A "quality control" and editorial procedure used in academic publishing, whereby a panel of experts checks (reviews) the validity and accuracy of the content of a document prior to its publication. The peer review process is a distinguishing feature of scholarly journals and is crucial to maintaining high standards and accuracy and authority.



A magazine or other publication where the issues appear at stated or regular intervals and which is intended to go on indefinitely. Usually, each issue contains articles by several contributors.


See also: Journal
See also: Magazine



Periodical index
A collection of citations to journals or magazines. A good periodical index provides numerous access points, from author and title, to subject and publisher, to allow the user to find the needed information.



The presentation of the thoughts or works of another as one's own. This includes:


See also: Self-plagiarism



Primary sources
In scholarship, a document or record containing first hand information or original data on a topic, used in preparing a derivative work. Primary sources include original manuscripts, periodical articles reporting original research or thought, diaries, memoirs, letters, journals, photographs, drawings, posters, film footage, sheet music, songs, interviews, government documents, public records, eye-witness accounts, newspaper clippings, etc. 1.



Proximity operators and searching
Used in searching, when terms are required to appear within a certain number of words from each other. Proximity operators include "near, "adjacent" and "with", and increase the chance of finding relevant information.



Refereed see Peer reviewed



A conventional word or phrase used in a work to refer the reader to another part of the text (see above or see below) or a similar word or phrase used in an index, catalogue, or reference work to direct the user from one heading or entry to another (see or see also). Also refers to any Latin phrase used in footnotes, endnotes, and bibliographies to refer the reader to works previously quoted or cited, for example, ibid. and op. cit. Sometimes used synonymously with citation.
Also refers to a letter written in support of a person's application for employment or housing, usually by someone familiar with the applicant's qualifications or reputation, or to a person who agrees to be contacted for such a recommendation, usually by telephone. 1.



Reference book
A book designed to be consulted when authoritative information is needed, rather than read cover to cover. Reference books often consist of a series of signed or unsigned "entries" listed alphabetically under headwords or headings, or in some other arrangement (classified, numeric, etc.). The category includes almanacs, atlases, bibliographies, biographical sources, catalogues, concordances, dictionaries, directories, discographies and filmographies, encyclopedias, glossaries, handbooks, indexes, manuals, research guides, union lists, yearbooks, etc., whether published commercially or as government documents. Long reference works may be issued in multivolume sets, with any indexes in the last volume. Reference works that require continuous updating may be published serially, sometimes as loose-leaf services. 1.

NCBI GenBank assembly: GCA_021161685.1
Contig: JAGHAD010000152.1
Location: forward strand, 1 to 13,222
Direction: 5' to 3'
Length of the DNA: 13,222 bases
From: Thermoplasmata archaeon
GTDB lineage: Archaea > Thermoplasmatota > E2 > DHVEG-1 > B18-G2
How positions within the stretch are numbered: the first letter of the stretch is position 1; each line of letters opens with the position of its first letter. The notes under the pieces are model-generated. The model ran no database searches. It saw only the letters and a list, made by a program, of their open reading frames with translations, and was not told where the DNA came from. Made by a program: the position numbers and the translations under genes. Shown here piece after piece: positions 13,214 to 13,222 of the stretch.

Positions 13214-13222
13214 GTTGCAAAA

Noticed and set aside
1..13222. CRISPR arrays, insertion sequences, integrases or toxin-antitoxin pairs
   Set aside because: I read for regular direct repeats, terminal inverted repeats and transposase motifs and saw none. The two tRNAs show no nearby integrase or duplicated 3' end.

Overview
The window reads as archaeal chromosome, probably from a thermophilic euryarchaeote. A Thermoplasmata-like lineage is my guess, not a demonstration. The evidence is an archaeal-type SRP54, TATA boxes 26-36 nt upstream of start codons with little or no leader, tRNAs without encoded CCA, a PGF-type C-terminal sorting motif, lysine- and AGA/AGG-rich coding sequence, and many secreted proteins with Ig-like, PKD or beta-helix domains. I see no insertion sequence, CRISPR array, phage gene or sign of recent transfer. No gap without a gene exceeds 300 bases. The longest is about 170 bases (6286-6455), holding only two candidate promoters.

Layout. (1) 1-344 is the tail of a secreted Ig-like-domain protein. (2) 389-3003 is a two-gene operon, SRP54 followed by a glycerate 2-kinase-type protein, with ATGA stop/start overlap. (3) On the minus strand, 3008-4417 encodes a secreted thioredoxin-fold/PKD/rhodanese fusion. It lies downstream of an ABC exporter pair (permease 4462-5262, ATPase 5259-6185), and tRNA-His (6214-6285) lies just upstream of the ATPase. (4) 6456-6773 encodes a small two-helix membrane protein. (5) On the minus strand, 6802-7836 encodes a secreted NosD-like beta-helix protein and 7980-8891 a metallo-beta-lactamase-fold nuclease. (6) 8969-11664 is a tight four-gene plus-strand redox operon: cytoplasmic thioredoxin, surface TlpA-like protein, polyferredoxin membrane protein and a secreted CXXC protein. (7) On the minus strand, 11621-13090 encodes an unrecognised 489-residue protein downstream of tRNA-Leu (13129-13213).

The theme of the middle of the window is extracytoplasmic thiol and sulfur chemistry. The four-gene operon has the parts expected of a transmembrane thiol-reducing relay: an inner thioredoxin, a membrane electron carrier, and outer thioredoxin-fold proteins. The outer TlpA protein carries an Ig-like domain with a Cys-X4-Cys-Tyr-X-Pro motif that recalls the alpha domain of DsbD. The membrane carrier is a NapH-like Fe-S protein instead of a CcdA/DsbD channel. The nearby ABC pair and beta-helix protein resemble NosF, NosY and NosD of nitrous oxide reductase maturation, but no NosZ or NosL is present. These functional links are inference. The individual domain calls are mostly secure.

Referencing styles
A set of rules for the consistent method of formatting in-text references and bibliographies. The style used may be determined by the subject area, your lecturer or school. Some of the more popular referencing styles include, APA, Harvard, Chicago, MLA and Vancouver.



Related terms
A descriptor or subject heading closely related to another term conceptually but not hierarchically, for example, "media specialists" listed as a related term under "school libraries."1.



1. The quality of being reliable, reliableness.


2. Statistics. The extent to which a measurement made repeatedly in identical circumstances will yield concordant results. 2.



Research strategy
A plan or scheme by which the activity of searching for and assessing information found is carried out. A search strategy usually involves a number of steps. Firstly, the analysis of the major concepts of the topic. Secondly, defining relevant keywords and their synonyms. Thirdly, searching appropriate information sources (eg. databases), and fourthly, assessing the quantity and quality (relevance) of the information found.